Rt 2, Box 330 Irrigon, Oregon 97844
I remember my first auction. I must have been eight or nine at the time. It was not very interesting, as I could not tell what was happening. I noticed that most of the important looking people were smoking cigars, so I decided that if I wanted to look important I should smoke a cigar. I found that people who smoke cigars use up most of them. I finally found one that was an acceptable length and put it in my pocket for later use.
One evening on my way to get the cows, I made a swing through the house and grabbed a few kitchen matches and headed to the pasture for a smoke. I sat on a stump and puffed until my vision wasn't real good, then picked a few wild strawberries in the hope that it would clear my vision and my breath, and raced to catch up with the cows.
One particular auction was held on a warm spring day and I felt that I should be home working. Today, I was interested in a John Deere 216 baler that was to be sold.
As with all auctions, a person spends hours standing and waiting, so to help pass the time I often listen in on conversations. You can learn a lot about what's happening this way. I learned that someone by the name of Leo, who lives in Mesa, Washington, has a bull that's in trouble. I think his name is S.O.B. because the man said that if 'that S.O.B. doesn't start performing I'm having him converted to bologna and wieners'. What's he supposed to do? Jump up and down and click his hooves together and beller a tune?
There was a dog with one black eye roaming the grounds. He was a splotchy fellow that was quite boney and unkept. I'll call him Scratch because that is what occupied about half his time.
Scratch, as if programmed, paid a visit to all the rubber tired equipment on the grounds and sent his messages far and wide. This dog must have had his frame sprung at one time, as one rear leg went through all the motions but the foot seldom touched the ground. Maybe his frame took a set from all the leg lifting.
As I rounded a corner to check out the food offerings, I stopped short to avoid a lady. My hands shot out to catch a couple of loose curlers that I thought would fall but didn't. She waved her hands as if reaching for a blade or some mace. I quickly excused myself and hustled off thinking that the lady is a lot safer than she thinks she is.
Part of any auction is the boxes of 'things or stuff.' Usually these boxes have one item of interest on top with the rest being of little or no value. I bought one of these boxes for a couple of dollars to get a John Deere P.T.O. tire pump. As I was searching the depths of the box I realized a young Huck Finn-type boy was also eyeing the box. I said aloud, 'I wish someone would take this stuff' and handed the boy a claw hammer. He tried to hold back a grin as he hustled off. A claw hammer can be a creative tool for a young person (which is not always good).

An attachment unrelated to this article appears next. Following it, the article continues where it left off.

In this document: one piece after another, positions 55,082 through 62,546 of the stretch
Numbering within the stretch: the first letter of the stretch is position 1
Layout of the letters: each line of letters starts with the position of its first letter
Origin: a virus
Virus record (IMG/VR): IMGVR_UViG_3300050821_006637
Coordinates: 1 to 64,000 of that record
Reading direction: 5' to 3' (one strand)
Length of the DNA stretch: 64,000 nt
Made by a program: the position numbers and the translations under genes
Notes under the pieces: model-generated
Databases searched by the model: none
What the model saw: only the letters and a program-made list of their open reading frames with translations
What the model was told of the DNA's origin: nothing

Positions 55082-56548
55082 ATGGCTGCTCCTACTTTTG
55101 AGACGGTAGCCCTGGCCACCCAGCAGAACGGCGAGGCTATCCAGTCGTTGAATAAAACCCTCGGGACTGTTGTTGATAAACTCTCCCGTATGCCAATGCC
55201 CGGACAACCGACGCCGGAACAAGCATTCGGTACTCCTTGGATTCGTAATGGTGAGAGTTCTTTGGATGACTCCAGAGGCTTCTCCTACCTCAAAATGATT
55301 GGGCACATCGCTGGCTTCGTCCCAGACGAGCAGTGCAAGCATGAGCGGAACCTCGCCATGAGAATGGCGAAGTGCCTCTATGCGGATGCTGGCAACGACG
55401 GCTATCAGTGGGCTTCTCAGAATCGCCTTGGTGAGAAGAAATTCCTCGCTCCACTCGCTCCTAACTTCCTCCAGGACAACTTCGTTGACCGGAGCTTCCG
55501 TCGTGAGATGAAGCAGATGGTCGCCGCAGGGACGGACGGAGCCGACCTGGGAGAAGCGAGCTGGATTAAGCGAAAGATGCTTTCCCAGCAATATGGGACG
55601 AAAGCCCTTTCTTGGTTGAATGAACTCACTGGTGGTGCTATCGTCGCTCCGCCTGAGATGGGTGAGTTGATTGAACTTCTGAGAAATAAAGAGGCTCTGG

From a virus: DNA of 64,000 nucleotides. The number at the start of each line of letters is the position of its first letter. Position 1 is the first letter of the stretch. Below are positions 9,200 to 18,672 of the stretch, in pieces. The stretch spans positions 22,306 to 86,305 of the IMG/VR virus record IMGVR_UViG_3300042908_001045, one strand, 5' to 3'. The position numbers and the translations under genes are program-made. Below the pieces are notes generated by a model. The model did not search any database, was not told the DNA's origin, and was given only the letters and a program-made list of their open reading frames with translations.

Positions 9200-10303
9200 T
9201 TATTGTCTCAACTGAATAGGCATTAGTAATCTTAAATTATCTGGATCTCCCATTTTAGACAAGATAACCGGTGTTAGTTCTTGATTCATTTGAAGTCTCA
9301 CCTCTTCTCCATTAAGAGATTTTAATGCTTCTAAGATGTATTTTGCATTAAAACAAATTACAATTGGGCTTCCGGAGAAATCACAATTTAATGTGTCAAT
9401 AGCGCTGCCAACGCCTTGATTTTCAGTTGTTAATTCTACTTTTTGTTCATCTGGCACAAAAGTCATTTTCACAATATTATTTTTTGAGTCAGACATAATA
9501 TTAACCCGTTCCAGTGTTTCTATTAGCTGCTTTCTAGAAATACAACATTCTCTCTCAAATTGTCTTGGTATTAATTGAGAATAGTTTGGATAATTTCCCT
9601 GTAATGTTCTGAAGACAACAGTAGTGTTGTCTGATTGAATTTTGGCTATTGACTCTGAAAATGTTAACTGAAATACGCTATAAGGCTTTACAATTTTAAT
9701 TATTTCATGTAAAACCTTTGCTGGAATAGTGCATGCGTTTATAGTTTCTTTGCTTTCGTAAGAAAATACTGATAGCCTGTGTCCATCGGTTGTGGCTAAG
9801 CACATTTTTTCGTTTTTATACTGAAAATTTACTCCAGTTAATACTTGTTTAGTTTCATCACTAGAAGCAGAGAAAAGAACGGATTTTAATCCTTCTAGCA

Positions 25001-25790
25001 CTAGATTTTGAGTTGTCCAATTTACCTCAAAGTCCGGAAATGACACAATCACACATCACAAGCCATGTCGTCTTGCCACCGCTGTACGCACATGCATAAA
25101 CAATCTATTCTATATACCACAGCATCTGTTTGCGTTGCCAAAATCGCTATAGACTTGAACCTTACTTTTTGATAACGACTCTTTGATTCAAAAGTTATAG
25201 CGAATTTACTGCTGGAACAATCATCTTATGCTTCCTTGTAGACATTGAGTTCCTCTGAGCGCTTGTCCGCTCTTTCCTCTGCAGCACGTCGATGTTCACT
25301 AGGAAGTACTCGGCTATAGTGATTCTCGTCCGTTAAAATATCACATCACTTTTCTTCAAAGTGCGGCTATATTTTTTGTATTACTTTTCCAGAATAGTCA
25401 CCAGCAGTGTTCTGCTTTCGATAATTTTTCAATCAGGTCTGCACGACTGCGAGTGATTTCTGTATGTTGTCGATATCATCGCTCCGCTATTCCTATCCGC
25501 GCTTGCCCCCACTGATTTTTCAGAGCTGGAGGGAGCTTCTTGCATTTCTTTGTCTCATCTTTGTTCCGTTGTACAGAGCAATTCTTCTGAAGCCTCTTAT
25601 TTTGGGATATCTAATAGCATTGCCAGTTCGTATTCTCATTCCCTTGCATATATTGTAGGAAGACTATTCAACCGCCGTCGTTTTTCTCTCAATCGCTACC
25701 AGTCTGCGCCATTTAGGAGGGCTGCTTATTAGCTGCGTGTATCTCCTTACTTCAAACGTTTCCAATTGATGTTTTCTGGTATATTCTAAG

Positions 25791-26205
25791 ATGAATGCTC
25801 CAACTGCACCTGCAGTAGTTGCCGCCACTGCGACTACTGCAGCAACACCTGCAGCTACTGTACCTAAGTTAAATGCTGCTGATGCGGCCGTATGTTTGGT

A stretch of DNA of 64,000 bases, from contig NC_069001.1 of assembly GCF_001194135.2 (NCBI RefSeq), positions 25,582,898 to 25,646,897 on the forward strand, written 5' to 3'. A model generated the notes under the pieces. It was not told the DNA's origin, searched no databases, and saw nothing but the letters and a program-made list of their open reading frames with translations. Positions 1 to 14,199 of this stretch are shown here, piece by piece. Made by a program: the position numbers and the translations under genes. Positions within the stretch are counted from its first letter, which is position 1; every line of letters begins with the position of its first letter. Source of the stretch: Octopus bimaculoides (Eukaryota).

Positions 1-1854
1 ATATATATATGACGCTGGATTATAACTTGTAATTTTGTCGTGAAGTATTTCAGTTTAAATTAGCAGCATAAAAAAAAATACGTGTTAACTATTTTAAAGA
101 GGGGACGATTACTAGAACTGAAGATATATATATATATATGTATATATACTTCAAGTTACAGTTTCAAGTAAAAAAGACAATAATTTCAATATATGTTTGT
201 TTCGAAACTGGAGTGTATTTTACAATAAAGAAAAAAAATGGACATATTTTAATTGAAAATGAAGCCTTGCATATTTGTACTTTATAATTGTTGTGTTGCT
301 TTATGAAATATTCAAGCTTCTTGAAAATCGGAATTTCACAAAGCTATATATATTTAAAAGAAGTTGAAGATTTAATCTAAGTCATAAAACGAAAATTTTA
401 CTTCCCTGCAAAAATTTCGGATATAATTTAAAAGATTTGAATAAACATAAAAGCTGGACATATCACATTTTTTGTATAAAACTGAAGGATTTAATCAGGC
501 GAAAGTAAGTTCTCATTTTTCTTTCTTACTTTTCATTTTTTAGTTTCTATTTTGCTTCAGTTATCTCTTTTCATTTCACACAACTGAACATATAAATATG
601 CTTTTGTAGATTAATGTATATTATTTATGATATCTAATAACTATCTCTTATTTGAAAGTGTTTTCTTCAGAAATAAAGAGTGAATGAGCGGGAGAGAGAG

I remember my first claw hammer. I remember thinking that if I was to become proficient with that hammer that I would need practice. So, I pulled up a block of wood and, with a variation of blows, filled the chopping block with nails. I soon discovered it was not easy to remove nails, so, having an active mind, I simply hunted a suitable punch and sank the nails from sight. Later, I noticed that Dad was having trouble keeping an edge on his axe. Then one day he motioned for me to follow him as he headed for the chopping block. Dad, being diplomatic, said, 'It's a good idea to turn these chopping blocks over at times.' I nodded my approval, thinking, 'especially if the up side is full of nails.' I still can't figure why Dad suspected me.
When it was time to sell the baler, I nodded my head at the right time and ended up the owner for a couple hundred dollars less than I was prepared to pay. With the money I saved, I was able to buy a late John Deere 'A' that had a broken head from, as they say, 'hard water.'
In my opinion, the 216 baler is a very good machine. After converting it to twine, I baled just under 16,000 bales the first year and have used it to a lesser amount the last three seasons, and I don't believe that it has missed 10 bales in the four seasons of use.
When I got home from this auction my wife said, 'Doesn't it get boring just standing around all day?'
I replied, 'It might not be quite as bad as it seems.'